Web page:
Holden crater on Mars

Holden crater on Mars

Holden crater, 140 km across, is located in the southern highlands of Mars. It is notable for an outlet channel, Uzboi Vallis, that runs into it, and for many features that seem to have been created by flowing water. Holden Crater is believed to have once been a lake.

The crater’s rim is cut with gullies and at the end of some gullies are ancient fan-shaped deposits of dark sediments transported by water. Some of these fans are less distinct and partly covered by younger cone-shaped piles of debris from rock falls at the base of slopes.

Uzboi Vallis enters Crater Holden from the south-west (in this image seen on the right, just below the middle). Astronomers distinguish two distinct phases of its development. In the first phase, a valley was formed up to 20 kilometres wide. Later, a smaller channel was cut into the valley floor. The end of the small channel has been blocked by a landslide from the crater rim.

The deepest parts of the valley floor are more than 1600 metres below the surrounding area. The numerous valleys at the flanks of Uzboi Vallis indicate that water probably played a major role in the formation and evolution of this region. Most of the valleys have been covered by younger sediments, indicating they have been inactive in recent geological time.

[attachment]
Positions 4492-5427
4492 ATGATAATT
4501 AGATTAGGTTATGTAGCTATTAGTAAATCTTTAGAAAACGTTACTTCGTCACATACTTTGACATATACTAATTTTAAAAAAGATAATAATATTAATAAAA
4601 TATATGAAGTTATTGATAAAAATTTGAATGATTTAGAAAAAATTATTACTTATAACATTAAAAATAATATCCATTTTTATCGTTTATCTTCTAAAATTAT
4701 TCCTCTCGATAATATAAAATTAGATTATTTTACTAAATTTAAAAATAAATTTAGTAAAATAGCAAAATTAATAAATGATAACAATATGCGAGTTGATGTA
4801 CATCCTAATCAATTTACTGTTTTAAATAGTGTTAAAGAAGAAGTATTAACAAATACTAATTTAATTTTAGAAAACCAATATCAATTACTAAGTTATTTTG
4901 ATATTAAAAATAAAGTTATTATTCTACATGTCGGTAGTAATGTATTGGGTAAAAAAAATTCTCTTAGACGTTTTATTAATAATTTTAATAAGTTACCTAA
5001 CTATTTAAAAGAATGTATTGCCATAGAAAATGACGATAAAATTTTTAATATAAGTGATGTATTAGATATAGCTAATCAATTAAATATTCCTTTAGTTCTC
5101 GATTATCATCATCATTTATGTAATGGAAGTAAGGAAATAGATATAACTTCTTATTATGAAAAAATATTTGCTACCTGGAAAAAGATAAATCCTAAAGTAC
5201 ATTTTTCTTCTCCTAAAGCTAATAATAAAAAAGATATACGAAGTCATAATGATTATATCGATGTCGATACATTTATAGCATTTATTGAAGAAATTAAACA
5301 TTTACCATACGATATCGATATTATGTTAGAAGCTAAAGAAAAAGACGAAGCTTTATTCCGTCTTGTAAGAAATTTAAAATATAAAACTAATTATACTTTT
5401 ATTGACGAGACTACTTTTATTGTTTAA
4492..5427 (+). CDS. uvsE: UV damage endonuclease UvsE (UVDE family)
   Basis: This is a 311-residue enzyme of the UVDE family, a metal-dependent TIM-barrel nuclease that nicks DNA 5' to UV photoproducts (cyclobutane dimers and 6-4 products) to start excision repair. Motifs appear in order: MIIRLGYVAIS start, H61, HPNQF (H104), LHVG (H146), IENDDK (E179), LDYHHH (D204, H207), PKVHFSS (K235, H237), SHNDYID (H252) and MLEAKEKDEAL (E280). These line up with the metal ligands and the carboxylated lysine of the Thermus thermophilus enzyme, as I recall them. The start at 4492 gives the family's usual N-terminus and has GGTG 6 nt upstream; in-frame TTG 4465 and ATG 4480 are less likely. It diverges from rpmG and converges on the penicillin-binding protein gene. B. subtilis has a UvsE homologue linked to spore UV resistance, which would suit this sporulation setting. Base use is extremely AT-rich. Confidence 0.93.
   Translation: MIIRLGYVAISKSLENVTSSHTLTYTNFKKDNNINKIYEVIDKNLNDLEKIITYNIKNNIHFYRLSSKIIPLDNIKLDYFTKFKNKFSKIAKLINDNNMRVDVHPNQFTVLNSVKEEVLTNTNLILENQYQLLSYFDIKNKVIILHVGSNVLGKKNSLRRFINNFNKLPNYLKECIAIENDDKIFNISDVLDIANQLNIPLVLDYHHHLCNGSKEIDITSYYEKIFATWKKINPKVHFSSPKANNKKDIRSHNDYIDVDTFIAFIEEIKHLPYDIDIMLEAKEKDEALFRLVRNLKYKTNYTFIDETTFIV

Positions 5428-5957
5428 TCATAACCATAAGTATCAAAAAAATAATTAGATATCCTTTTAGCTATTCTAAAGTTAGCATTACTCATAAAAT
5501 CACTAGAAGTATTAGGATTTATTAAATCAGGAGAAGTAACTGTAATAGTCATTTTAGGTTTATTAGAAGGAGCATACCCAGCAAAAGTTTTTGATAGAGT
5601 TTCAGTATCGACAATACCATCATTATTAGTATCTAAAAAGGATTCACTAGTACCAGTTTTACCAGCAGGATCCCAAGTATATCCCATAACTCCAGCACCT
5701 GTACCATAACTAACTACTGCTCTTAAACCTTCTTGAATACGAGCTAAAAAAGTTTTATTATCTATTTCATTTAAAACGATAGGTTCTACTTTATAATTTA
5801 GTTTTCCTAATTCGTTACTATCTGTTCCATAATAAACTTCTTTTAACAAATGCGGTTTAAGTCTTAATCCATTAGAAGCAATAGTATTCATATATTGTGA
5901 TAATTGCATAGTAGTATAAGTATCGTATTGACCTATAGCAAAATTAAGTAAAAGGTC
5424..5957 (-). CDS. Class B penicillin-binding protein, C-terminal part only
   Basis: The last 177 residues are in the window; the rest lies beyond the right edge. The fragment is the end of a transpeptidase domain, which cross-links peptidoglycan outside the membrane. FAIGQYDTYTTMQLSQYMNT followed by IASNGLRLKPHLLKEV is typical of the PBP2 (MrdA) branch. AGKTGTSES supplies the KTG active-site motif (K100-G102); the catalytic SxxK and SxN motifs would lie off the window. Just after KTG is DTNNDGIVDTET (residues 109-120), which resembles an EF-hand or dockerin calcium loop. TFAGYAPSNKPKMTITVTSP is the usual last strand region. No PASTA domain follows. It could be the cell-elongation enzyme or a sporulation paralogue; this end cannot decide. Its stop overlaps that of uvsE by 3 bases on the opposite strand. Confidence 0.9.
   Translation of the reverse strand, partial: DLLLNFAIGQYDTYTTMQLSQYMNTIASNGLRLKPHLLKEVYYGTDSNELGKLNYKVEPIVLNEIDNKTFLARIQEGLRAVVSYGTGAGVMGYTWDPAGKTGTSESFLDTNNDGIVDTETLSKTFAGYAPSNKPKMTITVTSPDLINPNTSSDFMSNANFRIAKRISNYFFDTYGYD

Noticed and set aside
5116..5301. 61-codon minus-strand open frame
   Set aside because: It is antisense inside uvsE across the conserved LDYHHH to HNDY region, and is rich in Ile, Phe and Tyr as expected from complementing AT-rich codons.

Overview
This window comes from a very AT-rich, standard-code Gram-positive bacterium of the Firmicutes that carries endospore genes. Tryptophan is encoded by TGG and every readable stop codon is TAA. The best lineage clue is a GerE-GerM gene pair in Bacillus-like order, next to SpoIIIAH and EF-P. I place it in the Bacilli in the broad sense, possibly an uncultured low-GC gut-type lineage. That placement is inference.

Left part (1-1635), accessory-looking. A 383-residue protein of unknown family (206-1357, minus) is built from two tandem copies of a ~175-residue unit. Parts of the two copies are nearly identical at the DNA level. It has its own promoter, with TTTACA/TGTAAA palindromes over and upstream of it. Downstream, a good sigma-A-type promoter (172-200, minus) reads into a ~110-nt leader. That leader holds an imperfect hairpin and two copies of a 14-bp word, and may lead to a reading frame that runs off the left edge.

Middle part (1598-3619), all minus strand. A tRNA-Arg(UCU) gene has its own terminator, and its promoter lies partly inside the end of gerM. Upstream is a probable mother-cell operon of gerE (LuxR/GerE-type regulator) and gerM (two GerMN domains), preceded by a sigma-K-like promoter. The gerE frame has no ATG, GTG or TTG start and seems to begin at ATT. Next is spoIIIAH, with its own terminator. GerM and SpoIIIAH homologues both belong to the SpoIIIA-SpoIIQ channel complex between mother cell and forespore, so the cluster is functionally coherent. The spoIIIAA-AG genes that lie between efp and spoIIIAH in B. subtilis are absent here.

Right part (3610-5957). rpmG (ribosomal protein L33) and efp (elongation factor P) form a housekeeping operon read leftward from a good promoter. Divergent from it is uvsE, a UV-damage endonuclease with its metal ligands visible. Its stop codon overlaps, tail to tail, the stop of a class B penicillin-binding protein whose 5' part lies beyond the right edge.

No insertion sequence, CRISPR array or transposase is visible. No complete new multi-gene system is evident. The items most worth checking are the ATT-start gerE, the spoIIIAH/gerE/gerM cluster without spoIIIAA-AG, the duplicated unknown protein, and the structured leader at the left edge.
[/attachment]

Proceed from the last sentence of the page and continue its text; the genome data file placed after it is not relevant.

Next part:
A small dune-field indicates the role of wind in the morphological evolution of Crater Holden.
The terrain within Crater Holden is the result of a long and varied evolution. The numerous smaller craters inside Holden, many of which filled with sediment, indicate that the crater is old. The central mountain of Holden is partly hidden, because it has also been covered by sediments.

The crater is of great interest to scientists because it has some of the best-exposed lake deposits. One of the layers has been found by the Mars Reconnaissance Orbiter to contain clays. Clays only form in the presence of water. It is believed that great amounts of water went through this area.

Holden Crater was a proposed landing site for NASA’s Mars Science Laboratory, until Gale Crater was deemed a better landing site. The aim of the Mars Science Laboratory is to search for signs of ancient life. It is hoped that a later mission could then return samples from sites identified as probably containing remains of life. To safely bring the craft down, a 12 mile wide, smooth, flat circle is needed. Geologists hope to examine places where water once ponded, like sediment layers.

This colour image was processed using the High Resolution Stereo Camera (HRSC) on board ESA’s Mars Express spacecraft. The image has a ground resolution of about 22 m per pixel.

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